If I was a celebrity, I could write a book and make an assload of money. But I'm not, I'm just a regular person who has struggled with depression my whole life, so I'll talk about it here instead.
I've written about this before, but I think sometimes it deems repeating. I have depression. Dysthymia, to be exact. Dysthymia is an ongoing, low-grade depression. Stress can exacerbate major depression. I found this out when Adam did a paper on dysthymia for a class. (It was nice to see him try to learn more about what affected me, and how to deal with it.) I found it a tad bit hilarious that I married a man in the military without ever knowing I had dysthymia. Stress? Yeah, what military wife doesn't deal with stress?
I'm glad that depression is no longer a social stigma. It can really, really hinder me, and if people know this about me, and understand it, it's that much more helpful to me. I can't understand people who don't think medication is necessary. (I will point out that I am not on any sort of medication, but I feel strongly about this.) If your friend told you she had cancer, would you tell her not to treat it? Depression is an illness, and if it can be helped with medication, why not?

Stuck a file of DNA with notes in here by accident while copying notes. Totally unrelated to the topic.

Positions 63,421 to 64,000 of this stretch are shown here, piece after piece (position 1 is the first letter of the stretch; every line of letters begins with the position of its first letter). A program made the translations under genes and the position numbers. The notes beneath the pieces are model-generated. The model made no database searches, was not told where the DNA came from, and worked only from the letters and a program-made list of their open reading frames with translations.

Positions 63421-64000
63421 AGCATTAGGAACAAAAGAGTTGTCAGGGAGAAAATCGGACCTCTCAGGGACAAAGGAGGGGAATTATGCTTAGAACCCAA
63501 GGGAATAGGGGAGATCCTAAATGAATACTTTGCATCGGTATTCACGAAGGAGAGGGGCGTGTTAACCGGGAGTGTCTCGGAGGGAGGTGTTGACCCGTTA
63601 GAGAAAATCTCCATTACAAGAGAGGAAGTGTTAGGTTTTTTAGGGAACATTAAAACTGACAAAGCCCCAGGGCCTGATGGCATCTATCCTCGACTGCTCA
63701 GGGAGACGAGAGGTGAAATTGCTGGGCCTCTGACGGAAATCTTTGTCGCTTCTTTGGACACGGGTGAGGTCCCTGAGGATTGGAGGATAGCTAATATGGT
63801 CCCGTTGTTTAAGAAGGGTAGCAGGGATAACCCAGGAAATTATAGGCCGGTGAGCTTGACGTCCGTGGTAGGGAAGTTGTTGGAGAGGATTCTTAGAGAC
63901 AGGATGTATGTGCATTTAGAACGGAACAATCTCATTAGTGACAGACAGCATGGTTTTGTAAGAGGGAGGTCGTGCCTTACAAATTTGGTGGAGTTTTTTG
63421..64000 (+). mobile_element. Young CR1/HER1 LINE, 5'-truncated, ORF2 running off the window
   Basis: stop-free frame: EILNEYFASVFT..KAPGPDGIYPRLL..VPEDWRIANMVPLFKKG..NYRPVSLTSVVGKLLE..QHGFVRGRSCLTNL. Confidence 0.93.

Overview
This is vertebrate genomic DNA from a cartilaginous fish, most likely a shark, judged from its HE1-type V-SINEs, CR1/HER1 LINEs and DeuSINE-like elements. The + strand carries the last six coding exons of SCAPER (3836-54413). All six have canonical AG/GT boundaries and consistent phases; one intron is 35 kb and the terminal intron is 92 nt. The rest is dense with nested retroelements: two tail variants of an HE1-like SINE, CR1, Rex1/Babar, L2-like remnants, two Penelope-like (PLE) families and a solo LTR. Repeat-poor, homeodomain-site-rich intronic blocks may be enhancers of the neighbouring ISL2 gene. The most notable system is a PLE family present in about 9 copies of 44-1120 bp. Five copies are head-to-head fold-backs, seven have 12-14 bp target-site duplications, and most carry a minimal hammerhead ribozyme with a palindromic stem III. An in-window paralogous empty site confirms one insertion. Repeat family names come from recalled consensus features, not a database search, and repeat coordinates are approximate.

If you've never experienced depression, count your fucking blessings. If you know someone who does, try to understand. It's not something we can just "snap out of" or forget about. It affects us every minute of every day. I would love to be depression-free for the rest of my life. But that's not possible. Dysthymia will affect me for the rest of my life.
I've learned the warning signs of when I'm falling into a major depression. I've had two major depressive episodes in my life. I hit rock bottom, literally. I look back now and am glad I'm alive. I don't even remember much of those episodes, that's how unlike myself I was at that time. I thank God for those around me who helped and understood, and saved me before it was too late.
Depression is real. (Oh damn I sound like the Cymbalta commercials that actually make me more depressed.) Life is tough, no doubt, and depression can make it seem that much tougher. If you have a loved one with depression, reach out to them. Sometimes we need more help than we let on, or even know that we do.